The Pale Blue Dot narrated by Carl Sagan is a truly amazing video and it just got better thanks to YouTuber Hashem AL-ghaili who has created an epic version which includes Malcolm X and Charlie Chaplin.
Original Pale Blue Dot transcript:
The spacecraft was a long way from home.
I thought it would be a good idea, just after Saturn, to have them take one last glance homeward. From Saturn, the Earth would appear too small for Voyager to make out any detail. Our planet would be just a point of light, a lonely pixel hardly distinguishable from the other points of light Voyager would see: nearby planets, far off suns. But precisely because of the obscurity of our world thus revealed, such a picture might be worth having.
It had been well understood by the scientists and philosophers of classical antiquity that the Earth was a mere point in a vast, encompassing cosmos—but no one had ever seen it as such. Here was our first chance, and perhaps also our last for decades to come.
Consider again that dot. That’s here. That’s home. That’s us. On it, everyone you love, everyone you know, everyone you’ve ever heard of, every human being who ever was lived out their lives. The aggregate of all our joys and sufferings; thousands of confident religions, ideologies and economic doctrines; every hunter and forager; every hero and coward; every creator and destroyer of civilizations; every king and peasant, every young couple in love; every mother and father; hopeful child; inventor and explorer; every teacher of morals; every corrupt politician; every supreme leader; every superstar; every saint and sinner in the history of our species, lived there—on a mote of dust suspended in a sunbeam.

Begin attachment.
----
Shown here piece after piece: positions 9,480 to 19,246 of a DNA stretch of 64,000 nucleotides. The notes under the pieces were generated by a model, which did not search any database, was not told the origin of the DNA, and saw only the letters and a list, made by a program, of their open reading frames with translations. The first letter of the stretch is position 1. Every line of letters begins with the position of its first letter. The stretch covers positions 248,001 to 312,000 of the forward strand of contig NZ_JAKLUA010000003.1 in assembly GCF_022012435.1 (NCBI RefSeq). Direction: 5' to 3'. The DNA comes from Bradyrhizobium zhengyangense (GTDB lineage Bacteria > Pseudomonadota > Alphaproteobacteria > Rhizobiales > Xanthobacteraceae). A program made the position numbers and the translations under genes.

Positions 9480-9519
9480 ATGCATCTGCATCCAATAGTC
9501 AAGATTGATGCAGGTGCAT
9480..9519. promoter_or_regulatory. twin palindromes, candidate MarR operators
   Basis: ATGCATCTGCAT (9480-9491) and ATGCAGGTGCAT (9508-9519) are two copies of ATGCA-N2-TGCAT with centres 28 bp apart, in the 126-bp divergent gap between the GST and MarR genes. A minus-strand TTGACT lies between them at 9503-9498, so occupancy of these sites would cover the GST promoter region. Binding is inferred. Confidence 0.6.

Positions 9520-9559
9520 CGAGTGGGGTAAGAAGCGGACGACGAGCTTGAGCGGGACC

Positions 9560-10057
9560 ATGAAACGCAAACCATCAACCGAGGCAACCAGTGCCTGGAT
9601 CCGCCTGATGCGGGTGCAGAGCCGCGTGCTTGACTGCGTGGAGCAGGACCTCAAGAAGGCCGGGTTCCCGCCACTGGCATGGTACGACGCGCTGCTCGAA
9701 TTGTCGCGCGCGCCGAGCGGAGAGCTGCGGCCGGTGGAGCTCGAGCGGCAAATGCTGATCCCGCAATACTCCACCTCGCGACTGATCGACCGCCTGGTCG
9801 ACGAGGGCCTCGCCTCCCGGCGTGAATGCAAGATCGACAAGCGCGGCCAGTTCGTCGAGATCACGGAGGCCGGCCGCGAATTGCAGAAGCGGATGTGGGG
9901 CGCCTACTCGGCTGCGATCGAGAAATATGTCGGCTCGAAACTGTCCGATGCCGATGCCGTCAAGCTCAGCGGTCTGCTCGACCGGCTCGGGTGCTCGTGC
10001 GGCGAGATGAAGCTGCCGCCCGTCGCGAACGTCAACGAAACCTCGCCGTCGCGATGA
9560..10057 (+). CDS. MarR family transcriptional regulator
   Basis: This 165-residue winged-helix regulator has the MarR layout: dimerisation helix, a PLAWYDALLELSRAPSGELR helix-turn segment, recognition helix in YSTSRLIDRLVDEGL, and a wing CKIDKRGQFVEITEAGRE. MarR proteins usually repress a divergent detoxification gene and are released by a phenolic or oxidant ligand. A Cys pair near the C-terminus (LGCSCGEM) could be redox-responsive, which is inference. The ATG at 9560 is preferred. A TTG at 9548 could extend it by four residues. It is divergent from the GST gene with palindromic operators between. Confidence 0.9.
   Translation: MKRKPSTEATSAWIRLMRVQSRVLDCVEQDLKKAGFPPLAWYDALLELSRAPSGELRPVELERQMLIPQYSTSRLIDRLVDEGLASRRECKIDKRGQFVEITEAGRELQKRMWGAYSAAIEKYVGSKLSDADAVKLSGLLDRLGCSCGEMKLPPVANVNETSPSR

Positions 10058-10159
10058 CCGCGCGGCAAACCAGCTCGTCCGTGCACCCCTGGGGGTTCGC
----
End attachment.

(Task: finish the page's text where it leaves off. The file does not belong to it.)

The Earth is a very small stage in a vast cosmic arena.
Think of the endless cruelties visited by the inhabitants of one corner of this pixel on the scarcely distinguishable inhabitants of some other corner. How frequent their misunderstandings; how eager they are to kill one another; how fervent their hatreds. Think of the rivers of blood spilled by all those generals and emperors so that in glory and triumph they could become the momentary masters of a fraction of a dot. Our posturings, our imagined self-importance, the delusion that we have some privileged position in the universe, are challenged by this point of pale light.
Our planet is a lonely speck in the great enveloping cosmic dark. In our obscurity—in all this vastness—there is no hint that help will come from elsewhere to save us from ourselves. Like it or not, for the moment, the Earth is where we make our stand.
It has been said that astronomy is a humbling and character-building experience. There is perhaps no better demonstration of the folly of human conceits than this distant image of our tiny world. It underscores our responsibility to deal more kindly with one another, and to preserve and cherish the only home we’ve ever known.
The pale blue dot.
This is an excerpt from Carl Sagan’s Pale Blue Dot: A Vision of the Human Future in Space. It talks about the photo of the same name, Pale Blue Dot, taken by Voyager I on February 14, 1990.